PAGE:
The news have been covering the fallout of a Newsweek article about the descration of copies of the Koran. Today over lunch, I was involved in an argument about this, and have decided to separate out what I know from what I can infer.
Here are the events:
- There have been many reports in which “descration” of the Koran was mentioned pre-2002
- After incidents in 2002, the Pentagon issued a rule that the Koran not be placed in “offensive areas such as the floor, near the toilet or sink, near the feet, or dirty/wet areas.”
- A Newsweek article claimed that a government investigation of Guantanamo found an incident of flushing the Koran down a toilet.
- This particular investigation never was tasked with investigating abuses to the Koran.
- An anonymous source in the Pentagon was the source of the claim. This fact was mentioned in the original article.
- Before the article was run, it was vetted by two officials at the Pentagon (who have chosen to remain anonymous). One of the officials corrected an error with a different part of the article and the other refused to comment on the article. Neither mentioned or objected to that particular claim.
- Riots and death ensued, especially in Afghanistan.
- Newsweek went back to the anonymous source, who retracted the claim, saying that he/she confused this report with a separate report.
- Newsweek issued a retraction.
From this we get the following facts:
- The claim X is false. (X = the report contains evidence of this particular abuse.)
- The fact Y is neither true nor false at this point. (Y = An incident where a Koran was flushed into a latrine.)
Via Occam’s Razor, we can infer the following:
- The incident seems to have occurred because the people involved misjudged how seriously Muslim’s take the Koran and thus didn’t realize how incendiary the statement would be.
- It is highly unlikely such an incident occurred after 2002. If such an abuse has occurred, it is most likely the act of an individual and not a policy act.
- It is almost a certainty that an incident of this nature occurred before 2002. It is possible that such acts were a matter of policy or that multiple incidents did occur.
- Newsweek seems to have adequate legal cover. The article never claims X, only hearsay of X. The statement was effectively vetted to three officials at the Pentagon before publication, none of whom objected.
- The White House has adequate legal cover because I couldn’t find a single place where they said that Y was false, only that X is false.
- The White House is spinning it in the court of public opinion very carefully because they are worried that reports of Y or something similar to Y (most likely of pre-2002 abuses) will get leaked. They either know Y is true or are pretty sure Y is true.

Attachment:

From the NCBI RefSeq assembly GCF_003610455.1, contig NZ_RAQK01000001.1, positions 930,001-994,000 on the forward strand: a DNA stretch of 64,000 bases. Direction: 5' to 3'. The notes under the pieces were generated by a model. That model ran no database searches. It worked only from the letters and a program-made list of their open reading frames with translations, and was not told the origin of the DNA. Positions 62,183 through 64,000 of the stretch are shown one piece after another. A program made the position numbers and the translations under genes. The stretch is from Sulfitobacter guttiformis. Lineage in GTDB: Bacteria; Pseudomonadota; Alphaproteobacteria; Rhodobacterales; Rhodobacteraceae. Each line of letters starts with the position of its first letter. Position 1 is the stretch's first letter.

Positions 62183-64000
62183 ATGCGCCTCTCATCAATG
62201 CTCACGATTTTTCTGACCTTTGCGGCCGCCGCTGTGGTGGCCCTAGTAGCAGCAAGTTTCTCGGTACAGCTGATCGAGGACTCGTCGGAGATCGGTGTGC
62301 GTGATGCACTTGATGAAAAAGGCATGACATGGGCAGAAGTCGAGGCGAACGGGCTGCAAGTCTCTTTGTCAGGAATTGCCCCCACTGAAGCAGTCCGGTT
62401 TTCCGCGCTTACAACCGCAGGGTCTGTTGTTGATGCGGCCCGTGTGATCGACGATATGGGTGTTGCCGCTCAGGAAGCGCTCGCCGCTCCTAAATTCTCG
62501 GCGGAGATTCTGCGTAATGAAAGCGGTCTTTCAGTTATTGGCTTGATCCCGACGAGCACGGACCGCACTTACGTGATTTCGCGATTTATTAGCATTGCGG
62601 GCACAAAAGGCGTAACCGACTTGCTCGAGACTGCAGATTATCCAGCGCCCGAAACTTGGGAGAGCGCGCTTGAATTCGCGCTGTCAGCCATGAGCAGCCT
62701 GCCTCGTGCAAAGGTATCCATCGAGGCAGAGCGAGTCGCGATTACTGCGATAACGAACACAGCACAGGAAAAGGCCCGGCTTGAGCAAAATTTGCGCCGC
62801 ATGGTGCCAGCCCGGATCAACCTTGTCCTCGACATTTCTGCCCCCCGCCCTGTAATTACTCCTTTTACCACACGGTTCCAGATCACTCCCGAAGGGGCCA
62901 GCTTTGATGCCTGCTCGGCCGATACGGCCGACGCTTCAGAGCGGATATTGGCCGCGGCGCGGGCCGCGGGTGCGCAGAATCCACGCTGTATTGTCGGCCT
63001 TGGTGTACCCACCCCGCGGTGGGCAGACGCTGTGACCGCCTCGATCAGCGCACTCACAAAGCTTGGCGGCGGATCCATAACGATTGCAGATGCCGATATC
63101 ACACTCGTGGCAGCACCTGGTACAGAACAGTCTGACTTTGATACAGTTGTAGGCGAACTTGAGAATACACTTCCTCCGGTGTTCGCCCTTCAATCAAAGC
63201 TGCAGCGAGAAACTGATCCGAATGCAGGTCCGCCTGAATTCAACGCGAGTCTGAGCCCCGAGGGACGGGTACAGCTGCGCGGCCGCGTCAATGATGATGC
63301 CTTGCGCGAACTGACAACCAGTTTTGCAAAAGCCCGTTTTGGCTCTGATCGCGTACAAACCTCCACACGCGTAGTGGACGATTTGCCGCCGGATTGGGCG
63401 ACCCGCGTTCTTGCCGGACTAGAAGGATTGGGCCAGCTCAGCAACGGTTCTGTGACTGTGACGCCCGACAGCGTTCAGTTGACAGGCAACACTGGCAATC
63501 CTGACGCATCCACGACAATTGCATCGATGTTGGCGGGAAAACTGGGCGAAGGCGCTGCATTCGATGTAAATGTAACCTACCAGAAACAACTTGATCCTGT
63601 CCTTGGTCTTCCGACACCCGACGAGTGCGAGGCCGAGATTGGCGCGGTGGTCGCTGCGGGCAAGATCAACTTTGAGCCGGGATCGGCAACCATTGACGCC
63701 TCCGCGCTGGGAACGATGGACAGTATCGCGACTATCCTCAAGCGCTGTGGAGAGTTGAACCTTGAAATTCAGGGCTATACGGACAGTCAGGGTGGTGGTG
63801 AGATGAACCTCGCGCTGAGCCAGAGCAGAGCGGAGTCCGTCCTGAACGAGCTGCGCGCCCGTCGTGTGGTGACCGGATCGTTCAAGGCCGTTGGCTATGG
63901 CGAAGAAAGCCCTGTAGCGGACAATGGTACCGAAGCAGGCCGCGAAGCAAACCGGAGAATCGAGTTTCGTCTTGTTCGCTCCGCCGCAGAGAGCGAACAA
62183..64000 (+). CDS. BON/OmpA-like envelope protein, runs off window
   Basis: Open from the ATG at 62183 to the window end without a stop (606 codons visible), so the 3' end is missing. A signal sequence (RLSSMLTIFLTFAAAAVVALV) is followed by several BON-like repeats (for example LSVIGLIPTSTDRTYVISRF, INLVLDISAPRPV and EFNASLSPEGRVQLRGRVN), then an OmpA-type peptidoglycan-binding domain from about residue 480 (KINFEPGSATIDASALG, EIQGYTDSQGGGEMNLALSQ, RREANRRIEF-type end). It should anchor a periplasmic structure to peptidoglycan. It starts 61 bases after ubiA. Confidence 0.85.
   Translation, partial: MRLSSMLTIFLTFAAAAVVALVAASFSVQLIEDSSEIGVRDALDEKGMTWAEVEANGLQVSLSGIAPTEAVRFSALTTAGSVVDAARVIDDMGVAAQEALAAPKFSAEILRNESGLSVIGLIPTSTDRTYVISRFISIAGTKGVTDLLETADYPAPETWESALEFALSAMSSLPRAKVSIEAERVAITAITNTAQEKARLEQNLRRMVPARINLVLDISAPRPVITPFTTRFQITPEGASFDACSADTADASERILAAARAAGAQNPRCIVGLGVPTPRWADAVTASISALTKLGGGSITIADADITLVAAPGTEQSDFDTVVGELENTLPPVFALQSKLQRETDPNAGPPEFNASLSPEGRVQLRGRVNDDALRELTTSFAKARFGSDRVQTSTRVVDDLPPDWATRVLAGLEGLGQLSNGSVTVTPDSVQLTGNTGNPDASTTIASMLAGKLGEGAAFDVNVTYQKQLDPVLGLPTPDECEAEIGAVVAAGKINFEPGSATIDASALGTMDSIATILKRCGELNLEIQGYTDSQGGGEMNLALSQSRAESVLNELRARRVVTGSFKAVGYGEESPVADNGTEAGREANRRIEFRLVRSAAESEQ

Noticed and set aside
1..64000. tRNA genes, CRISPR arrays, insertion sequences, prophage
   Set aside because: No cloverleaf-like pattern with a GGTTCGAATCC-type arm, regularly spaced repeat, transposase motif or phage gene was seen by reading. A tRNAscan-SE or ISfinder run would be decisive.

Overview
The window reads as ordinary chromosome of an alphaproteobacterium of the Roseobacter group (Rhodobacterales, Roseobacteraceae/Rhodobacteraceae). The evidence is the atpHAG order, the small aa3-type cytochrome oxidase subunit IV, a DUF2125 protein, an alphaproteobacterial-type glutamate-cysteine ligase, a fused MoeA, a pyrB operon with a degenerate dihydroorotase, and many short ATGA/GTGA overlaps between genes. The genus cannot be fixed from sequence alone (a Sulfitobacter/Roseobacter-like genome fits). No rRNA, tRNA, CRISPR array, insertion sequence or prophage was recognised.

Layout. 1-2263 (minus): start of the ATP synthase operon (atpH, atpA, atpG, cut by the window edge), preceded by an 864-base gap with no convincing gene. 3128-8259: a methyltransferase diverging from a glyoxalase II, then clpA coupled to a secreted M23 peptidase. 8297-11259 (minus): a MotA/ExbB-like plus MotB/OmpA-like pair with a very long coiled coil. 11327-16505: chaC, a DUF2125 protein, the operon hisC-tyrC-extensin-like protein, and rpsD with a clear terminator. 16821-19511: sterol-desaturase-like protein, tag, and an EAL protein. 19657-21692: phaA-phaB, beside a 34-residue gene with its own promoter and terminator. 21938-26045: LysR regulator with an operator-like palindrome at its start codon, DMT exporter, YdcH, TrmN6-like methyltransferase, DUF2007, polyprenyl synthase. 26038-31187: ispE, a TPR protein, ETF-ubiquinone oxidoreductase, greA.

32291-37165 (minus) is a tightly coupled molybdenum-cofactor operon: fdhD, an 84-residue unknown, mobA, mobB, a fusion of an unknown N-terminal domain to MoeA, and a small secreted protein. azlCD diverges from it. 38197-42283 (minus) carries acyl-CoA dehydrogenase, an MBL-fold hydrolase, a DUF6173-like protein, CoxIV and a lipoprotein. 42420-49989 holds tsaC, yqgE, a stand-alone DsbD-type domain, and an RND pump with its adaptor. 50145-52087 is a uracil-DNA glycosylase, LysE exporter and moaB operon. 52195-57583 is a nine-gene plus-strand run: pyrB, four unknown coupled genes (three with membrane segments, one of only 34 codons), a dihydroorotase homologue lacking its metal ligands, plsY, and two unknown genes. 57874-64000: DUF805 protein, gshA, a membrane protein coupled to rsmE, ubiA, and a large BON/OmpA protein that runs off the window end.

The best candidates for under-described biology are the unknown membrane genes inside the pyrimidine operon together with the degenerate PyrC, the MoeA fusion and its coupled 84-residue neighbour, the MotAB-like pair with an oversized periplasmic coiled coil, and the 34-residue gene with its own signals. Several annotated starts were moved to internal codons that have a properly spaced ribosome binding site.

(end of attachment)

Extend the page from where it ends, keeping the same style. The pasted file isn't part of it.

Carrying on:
I remember getting waylaid by a pro-Palestinian student organization at the University of Illinois (this was pre-9/11). I was asked to do a “game show” about Islam which I bombed. I couldn’t even remember the word “Koran.” So it is no surprise to me that people may have reported such an incident without taking exception to it.
(Sure, I’d be pissed if someone threw my copy of the Bible into the toilet. But I wouldn’t kill over it. Maybe I don’t properly “Got Jesus” but if that sort of intolerance is what is necessary to do so, I hope I never do.)
The whole thing does make me think about how I little I cared about the Middle East in those days and how it must royally suck to belong to a pro-Palestinian student organization in these days.
But mostly it goes a long way to explaining flag-burning.
I always thought it a bit odd that people in Islamic countries seem to like to do flag burning as a form of protest—the whole thing always caught me as childish. Isn’t that what hippies did in the 60’s? This incident explains why someone might feel that this would really offend me.
Back then getting angry over it seemed silly. After all, here are a bunch of people who have no power over you unless you let them. Now it seems even more silly. To me the U.S. flag isn’t my country and it certainly isn’t my Koran. My “Koran” is the universal principles taught in the Bible, affirmed in the Declaration of Independence and protected by the United States Constitution. People can desecrate the symbols all they want. The nice thing about basing your Koran on principles is they can’t be burned.